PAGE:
More details about the development in unemployment Paper on Unemployment in LFS and other Danish statistics (Danish version)
The education series is also affected by the discontinuity in data series from 2006 to 2007. The percentage of the population aged 30-34 years with a higher education fell from 2006 to 2007 from 43 to 38 percentages. The percentage has risen since then and in 2009, 2010 and 2011 the percentage was once again above the 2020-goal (40 percentage). This development is a consequence of the 2011-weigthing method that has a better correction with regards to the bias on education caused by age.
This remarkable shift is first of all caused by the change in method of weighting in 2007. Before 2007 the LFS tends to have an overrepresentation of persons with higher education. With the implementation of the latest method of weighting from 2011 (that is revised back to 2007), the educational level falls. From here on the level of education in the LFS is more in compliance with the level of education in the register of education. The fall from 2006-2007 is thereby not a real decline in the educational level.
For the educational series, the changes caused by the method of weighting are so significant, that one cannot make long-term analysis over the years 2006-2007. Therefore it is recommended to initiate time series in 2007.
More details about the development in the educational series Paper on the development in the educational level in the LFS (Danish version)
The development in the average working time in the LFS (in hours)
In the Danish LFS there are three types of working time; the contractual, usual and actual working hours. The working time series do not contain any substantial changes in connection with the adjustment in 2006/2007 in general. However, this is not the case for the working time for persons aged 15-24 years. The average estimated working time has increased by one hour for persons aged 15-24 years from 2006 to 2007, which probably is due to the method of weighting. This must be taken into account in the case of long time series for the working time of young people. In line with this change, there has also been a shift from the group of persons working “1-15 hours” to the group of persons working “38-48 hours” among young people. However, this is primarily the case between the 4th quarter of 2006 and the 1st quarter of 2007. Subsequently, there is again a fall that is instrumental in reducing the general change in the level, which implies that the shift is problematic only to a minor degree.
More details about the development in the working time series Paper on Working time in LFS and other Danish statistics (Danish version)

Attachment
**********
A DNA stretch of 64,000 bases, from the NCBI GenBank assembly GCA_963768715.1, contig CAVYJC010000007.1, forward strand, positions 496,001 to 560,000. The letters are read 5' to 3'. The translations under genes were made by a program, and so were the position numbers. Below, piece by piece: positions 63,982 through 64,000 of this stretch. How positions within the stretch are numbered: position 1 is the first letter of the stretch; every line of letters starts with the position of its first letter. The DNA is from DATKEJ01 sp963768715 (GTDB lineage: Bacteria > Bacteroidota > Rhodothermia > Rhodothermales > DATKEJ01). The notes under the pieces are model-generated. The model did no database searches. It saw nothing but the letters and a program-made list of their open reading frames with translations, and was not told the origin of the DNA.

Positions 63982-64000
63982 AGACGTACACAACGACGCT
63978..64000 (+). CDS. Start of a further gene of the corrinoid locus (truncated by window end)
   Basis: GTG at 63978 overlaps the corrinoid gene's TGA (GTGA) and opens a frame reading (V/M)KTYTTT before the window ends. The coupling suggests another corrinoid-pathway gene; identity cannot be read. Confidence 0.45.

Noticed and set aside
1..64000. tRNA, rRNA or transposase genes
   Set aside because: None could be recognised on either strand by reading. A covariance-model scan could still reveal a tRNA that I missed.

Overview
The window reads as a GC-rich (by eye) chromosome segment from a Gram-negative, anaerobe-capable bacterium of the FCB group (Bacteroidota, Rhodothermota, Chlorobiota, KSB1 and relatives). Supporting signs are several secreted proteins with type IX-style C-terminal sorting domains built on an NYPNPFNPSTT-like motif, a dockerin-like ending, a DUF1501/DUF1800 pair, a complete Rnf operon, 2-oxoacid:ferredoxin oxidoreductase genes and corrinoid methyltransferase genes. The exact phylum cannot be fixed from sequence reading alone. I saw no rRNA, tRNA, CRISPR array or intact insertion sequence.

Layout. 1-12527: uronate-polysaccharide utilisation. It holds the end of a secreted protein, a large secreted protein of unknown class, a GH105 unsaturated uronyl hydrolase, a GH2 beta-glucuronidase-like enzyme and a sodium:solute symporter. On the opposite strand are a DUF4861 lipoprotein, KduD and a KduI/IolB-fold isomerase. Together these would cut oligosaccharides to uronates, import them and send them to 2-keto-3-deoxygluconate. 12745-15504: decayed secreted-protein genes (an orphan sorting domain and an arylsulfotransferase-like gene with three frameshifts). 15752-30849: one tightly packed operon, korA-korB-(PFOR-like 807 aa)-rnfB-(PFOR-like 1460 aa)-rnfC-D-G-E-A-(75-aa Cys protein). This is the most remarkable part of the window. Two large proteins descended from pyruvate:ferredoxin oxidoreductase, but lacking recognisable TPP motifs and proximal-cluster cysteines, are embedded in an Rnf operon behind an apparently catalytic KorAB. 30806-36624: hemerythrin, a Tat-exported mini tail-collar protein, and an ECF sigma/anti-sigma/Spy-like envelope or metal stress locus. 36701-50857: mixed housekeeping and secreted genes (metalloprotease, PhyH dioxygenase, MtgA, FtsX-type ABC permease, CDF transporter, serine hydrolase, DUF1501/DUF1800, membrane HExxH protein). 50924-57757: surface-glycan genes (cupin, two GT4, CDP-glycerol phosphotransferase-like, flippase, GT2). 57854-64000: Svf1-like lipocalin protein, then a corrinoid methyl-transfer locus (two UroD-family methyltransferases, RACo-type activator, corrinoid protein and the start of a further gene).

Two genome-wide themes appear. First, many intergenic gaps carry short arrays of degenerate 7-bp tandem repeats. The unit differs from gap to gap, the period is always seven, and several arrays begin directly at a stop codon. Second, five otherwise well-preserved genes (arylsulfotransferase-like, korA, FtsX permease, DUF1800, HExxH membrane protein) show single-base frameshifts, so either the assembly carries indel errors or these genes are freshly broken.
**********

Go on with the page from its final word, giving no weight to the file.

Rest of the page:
Here it is possible to gain information on tailor-made analyses coupled to the LFS. One can include questions in the Danish LFS and furthermore it is possible to ask for special analysis on existing data.
If your organization or firm is in need of new or updated knowledge about the labour market e.g. social engagement, working time or undeclared work, the LFS is a straightforward alternative to initialize a survey from point zero.
The Labour Force Survey makes it possible to carry out special analyses that are based on the regular analyses of the LFS i.e. by introducing questions or tailor-made analyses.
In this regard tailor-made analyses are specific operations of data from the LFS that are not published elsewhere (i.e. in Statbank). An example of this could be the number of part-time employees that works nighttime in the capital area or how many people with the highest educational level that are currently working on temporary basis etc.
Special analyses cover variables defined by the user that are included in the questionnaire. These variables can be measured against all other variables from the LFS as well as variables from registers. An example of this could be the number of working accidents or the satisfaction one has with the membership of a union etc. This can be linked to the additional results from the LFS. Special analyses will be developed in close connection with the staff of the Danish LFS.
By using the LFS to get your specific subjects examined, you will have access to the staff of the LFS’ expertise, infrastructure, our respondents and other data.
We can promise a flexible solution that suits you well. We are able to deliver data three months after the quarter terminates.
The prize of tailor-analyses is depended on the numbers of interviews, the audience, the panel structure, which quarter is chosen, as well as the preparations and the complexity of the questions (simple or complex).